Why Kim Jong-un may not want to meet Donald Trump in Singapore
While the Lion City may be Washington’s preferred choice for the groundbreaking meeting, the North Korean leader is believed to want to stay closer to home
Kim Jong-un may be reluctant to travel to Singapore for his proposed summit meeting with Donald Trump, analysts said, citing a range of factors including North Korea’s distant relations with the city state and Kim’s reluctance to travel by air.
Following Friday’s historic sessions between North and South Korea, the focus will shift to the proposed landmark summit, the first time a sitting US president will have met the Communist state’s leader.
It is widely believed that back-channel talks have been under way in preparation for the meetings, which the White House has indicated will happen in May or June.
Citing government sources, South Korea’s Joongang Ilbo reported on Wednesday that Singapore and Mongolia had made the shortlist of possible locations, adding that neutral European countries like Sweden and Switzerland were unlikely to be selected given the distance and security concerns.
Wang Sheng, a professor of Korean affairs at Jilin University in northeastern China, said that the agenda and location of the Trump-Kim meeting may have been among the topics discussed at Friday’s inter-Korea summit.
“The US could find Singapore a good location for the meeting because it perceives that it has been siding more with them on North Korean issues,” Wang added.
“The perception of Singapore’s place in the international community would also make it suitable.”
Lim Tai Wei, an adjunct research fellow at East Asia Institute of the National University of Singapore, said that the city state, where both Pyongyang and Washington have embassies, had many advantages.
“Singapore is a neutral venue. It has hosted other important talks that required neutral and objective venues as well,” Lim said.
He was referring to the first summit between two non-governmental organisations from Beijing and Taipei in 1993, as well as the 2015 summit between Xi Jinping and Ma Ying-jeou, then Taiwan’s president, the first meeting between leaders from both sides of the Taiwan Strait since the end of China’s civil war.
As an air-travel hub, Singapore would “certainly give good treatment to Air Force One and North Korea’s Soviet-era private jets,” Lim added.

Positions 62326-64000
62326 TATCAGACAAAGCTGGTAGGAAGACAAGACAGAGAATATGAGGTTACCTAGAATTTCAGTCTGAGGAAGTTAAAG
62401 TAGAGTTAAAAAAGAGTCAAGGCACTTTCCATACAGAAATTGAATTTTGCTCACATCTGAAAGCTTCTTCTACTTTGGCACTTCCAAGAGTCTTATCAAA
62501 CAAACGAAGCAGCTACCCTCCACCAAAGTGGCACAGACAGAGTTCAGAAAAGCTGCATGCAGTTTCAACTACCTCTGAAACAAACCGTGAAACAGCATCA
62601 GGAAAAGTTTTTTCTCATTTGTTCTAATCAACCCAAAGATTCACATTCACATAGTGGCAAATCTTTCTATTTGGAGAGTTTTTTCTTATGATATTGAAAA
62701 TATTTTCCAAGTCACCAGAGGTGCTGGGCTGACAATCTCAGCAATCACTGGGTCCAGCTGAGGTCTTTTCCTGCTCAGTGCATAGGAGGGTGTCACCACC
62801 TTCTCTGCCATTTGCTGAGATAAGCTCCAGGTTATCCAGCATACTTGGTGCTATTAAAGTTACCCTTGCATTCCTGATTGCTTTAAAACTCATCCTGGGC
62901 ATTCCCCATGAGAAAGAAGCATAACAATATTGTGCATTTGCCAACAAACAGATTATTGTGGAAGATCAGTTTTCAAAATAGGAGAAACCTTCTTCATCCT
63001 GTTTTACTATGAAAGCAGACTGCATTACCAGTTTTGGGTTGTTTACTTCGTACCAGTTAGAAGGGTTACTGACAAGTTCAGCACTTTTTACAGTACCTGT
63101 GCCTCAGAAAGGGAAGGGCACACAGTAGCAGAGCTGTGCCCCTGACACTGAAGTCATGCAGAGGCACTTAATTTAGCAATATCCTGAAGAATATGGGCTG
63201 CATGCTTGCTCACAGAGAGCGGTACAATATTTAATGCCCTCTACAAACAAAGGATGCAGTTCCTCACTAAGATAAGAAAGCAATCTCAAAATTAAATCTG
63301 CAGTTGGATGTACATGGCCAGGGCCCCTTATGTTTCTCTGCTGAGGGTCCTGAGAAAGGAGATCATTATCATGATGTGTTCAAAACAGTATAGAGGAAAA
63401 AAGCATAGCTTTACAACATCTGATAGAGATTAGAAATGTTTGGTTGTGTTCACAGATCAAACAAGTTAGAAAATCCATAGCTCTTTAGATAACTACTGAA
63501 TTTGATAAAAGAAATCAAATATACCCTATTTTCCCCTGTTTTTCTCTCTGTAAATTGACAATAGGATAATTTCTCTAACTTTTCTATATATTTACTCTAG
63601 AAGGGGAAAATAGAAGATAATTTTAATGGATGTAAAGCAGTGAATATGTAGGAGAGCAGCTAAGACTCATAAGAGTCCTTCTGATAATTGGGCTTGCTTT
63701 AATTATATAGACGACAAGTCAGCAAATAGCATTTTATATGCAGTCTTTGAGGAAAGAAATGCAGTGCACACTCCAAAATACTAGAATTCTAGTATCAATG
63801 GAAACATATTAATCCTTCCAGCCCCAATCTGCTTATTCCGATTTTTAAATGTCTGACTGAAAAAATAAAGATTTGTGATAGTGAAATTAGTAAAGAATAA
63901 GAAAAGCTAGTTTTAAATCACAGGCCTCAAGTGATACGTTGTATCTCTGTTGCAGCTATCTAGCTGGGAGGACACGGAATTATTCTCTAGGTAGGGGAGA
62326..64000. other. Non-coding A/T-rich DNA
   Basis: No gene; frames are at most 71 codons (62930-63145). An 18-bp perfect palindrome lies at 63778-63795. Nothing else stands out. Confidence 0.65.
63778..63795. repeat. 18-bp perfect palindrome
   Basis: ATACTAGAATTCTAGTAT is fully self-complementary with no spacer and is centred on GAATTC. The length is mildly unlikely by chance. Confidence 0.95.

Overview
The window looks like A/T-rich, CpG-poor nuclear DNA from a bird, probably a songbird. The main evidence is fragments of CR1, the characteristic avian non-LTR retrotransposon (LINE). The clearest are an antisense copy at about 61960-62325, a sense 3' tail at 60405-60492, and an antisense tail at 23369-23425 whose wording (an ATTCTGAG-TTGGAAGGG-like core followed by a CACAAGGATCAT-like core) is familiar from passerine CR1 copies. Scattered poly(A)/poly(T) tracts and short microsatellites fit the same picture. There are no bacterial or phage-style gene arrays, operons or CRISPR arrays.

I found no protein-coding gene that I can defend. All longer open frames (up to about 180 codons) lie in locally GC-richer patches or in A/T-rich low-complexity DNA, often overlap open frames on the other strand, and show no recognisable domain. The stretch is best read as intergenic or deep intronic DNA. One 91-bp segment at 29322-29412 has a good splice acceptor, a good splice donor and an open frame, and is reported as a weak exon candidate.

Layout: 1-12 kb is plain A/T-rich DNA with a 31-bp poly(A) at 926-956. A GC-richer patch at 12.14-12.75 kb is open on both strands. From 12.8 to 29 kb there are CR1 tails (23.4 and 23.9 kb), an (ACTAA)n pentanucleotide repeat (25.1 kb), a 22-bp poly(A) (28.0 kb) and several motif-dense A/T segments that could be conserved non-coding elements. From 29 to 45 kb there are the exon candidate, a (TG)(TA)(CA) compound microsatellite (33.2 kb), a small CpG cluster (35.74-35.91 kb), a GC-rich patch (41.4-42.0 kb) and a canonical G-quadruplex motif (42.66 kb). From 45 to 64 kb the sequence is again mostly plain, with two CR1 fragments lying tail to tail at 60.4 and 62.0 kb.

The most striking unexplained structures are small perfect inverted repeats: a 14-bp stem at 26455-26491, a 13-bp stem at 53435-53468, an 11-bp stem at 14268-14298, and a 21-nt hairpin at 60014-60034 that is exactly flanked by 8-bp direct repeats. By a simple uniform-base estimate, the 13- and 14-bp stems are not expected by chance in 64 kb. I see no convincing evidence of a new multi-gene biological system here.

But Wang said that Mongolia may be closer to Pyongyang’s expectations, since the Kim family has always preferred to travel by train and the North Korean leader could reach the country more easily by rail.
“Going to Mongolia would match the expectations of the North Korea government more closely because Mongolia has experience in dealing with issues relating to North Korea,” Wang said.
It is believed that the Kim family’s preference for rail is security-related – although Kim Il-sung, the current leader’s grandfather, is known to have flown to Eastern Europe.
His son, Kim Jong-il, only used rail for foreign visits – seven to China and two to Russia – and for his first overseas visit as leader, his grandson also took the train last month to Beijing.
Lu Chao, a Korean affairs expert at Liaoning Academy of Social Sciences in northeastern China, said: “Singapore is unlikely [to be the venue] because its relations with Pyongyang are not even close.
“Singapore is definitely somewhere the US wants, but I don’t think North Korea will support the idea.”
Chinese cities such as Beijing, Shanghai or even somewhere close to the border would also be “a convenient choice” for Kim, Lu said, given the location and his recent rapprochement with Beijing.
Lu said that while flying may not be a problem for Kim, “why bother to fly if another place is appropriate?”
In an interview on Thursday, Trump told Fox News that three or four possible dates and five locations were being considered, without giving any details.